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Movie Breakdown: Get On Up

July 30, 2014

Film

People are doing traditional-style reviews all over the web, so we decided to try something different.  In each “breakdown” we’ll take a look at what a film’s marketing led us to believe, how the movie actually played, and then what we learned from it all.  Read on!

The Impression:

Tate Taylor (The Help) directs the James Brown story.  Chadwick Boseman (42) stars.

The Reality:

When I saw that Get On Up had a runtime of 138 minutes, I figured I was in for a thorough look at the life of the man known as The Godfather of Funk, Mr. Dynamite and The Hardest Working Man in Show Business.  This, as it turns out, was a rather silly expectation.  Get On Up is nothing more than a bunch of incoherent glimpses into the story of James Brown.  And to make matters worse, director Tate Taylor’s only consistent thread in the film is the one that showcases the famed musician as a colossal asshole.  Now, I actually do think this approach could have worked (because let’s face it, biopics often sugarcoat a lot about their subjects), but Taylor doesn’t take the time to dive into anything.  The movie largely plays like a montage of terrible things that James Brown did, and that’s just sort of unfortunate.  No one who sees Get On Up will learn anything about the songs that Brown wrote or why he sang or danced the way that he did, and when it comes to who he was as a person, they’ll walk out of the theater ready to label him as nothing but an egotistical dick.  What a bummer.  He very well may have been an intolerable person, but that still isn’t stopping me from feeling as though the musician part of him deserved a lot better than what is offered in Get On Up.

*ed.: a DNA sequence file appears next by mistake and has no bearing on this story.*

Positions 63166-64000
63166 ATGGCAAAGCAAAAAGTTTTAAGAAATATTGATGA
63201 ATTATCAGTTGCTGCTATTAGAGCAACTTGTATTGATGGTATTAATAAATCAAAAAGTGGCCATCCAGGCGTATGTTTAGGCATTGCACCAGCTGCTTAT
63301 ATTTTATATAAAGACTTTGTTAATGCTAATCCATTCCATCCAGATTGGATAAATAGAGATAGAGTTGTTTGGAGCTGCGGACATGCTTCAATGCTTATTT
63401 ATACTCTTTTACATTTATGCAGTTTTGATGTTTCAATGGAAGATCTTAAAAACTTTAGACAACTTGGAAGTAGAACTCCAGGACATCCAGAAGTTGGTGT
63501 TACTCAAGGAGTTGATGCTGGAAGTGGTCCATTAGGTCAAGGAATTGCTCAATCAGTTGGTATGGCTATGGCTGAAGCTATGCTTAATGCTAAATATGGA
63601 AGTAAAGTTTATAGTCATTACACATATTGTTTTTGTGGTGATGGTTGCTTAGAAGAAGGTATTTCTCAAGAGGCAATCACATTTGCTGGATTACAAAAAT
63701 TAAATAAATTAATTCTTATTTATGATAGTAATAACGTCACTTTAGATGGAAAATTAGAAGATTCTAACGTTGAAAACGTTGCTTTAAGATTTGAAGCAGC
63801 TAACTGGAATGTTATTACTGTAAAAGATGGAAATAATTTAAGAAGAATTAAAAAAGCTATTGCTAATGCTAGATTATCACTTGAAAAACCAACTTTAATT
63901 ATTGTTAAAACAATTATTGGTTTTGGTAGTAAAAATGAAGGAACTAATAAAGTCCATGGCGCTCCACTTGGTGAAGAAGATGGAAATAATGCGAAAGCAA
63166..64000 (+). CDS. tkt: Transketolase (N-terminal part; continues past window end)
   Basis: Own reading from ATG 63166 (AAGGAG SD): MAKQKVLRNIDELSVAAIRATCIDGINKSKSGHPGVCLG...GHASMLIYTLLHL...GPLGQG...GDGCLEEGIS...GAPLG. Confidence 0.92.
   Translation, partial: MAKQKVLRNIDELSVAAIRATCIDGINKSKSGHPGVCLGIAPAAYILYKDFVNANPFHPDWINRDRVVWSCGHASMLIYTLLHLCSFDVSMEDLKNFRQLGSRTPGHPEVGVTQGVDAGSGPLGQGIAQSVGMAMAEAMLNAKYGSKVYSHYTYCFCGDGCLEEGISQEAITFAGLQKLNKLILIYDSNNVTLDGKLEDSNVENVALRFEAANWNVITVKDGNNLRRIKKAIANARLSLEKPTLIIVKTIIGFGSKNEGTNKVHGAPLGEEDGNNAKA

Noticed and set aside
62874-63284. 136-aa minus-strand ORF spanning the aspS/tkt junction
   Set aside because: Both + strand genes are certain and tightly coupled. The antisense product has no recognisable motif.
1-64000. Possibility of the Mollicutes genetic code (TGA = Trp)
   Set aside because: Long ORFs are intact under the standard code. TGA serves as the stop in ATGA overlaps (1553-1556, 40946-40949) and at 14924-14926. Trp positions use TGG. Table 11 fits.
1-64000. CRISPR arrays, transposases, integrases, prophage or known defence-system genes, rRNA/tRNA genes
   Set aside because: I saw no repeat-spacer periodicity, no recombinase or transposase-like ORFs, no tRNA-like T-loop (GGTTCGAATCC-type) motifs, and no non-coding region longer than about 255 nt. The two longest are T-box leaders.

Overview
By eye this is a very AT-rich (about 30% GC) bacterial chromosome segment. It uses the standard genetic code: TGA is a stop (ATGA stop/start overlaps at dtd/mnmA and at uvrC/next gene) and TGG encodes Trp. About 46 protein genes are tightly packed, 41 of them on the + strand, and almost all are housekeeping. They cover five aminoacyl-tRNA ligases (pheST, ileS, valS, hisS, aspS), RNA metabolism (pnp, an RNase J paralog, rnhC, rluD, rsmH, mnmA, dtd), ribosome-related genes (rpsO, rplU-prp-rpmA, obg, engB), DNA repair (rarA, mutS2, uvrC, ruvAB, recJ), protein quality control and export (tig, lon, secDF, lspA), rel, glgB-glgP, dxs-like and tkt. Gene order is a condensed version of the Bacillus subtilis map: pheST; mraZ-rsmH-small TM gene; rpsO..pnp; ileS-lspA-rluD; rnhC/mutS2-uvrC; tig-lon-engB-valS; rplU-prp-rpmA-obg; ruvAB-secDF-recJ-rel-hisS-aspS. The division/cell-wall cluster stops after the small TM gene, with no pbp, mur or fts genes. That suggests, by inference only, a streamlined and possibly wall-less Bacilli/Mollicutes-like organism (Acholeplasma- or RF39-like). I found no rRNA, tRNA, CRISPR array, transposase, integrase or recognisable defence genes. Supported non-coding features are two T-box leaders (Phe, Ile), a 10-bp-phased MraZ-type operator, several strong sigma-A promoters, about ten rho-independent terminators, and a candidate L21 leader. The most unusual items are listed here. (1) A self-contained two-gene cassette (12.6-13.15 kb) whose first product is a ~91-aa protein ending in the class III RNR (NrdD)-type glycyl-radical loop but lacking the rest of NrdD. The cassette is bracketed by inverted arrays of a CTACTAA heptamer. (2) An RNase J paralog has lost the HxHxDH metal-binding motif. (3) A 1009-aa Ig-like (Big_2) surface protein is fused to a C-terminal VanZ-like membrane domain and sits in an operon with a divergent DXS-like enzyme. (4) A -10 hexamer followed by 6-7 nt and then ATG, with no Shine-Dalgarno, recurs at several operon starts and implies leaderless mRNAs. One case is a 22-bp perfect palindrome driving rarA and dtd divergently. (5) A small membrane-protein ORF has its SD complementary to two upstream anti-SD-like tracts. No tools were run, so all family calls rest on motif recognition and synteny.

The Lesson:

Where’s the music?

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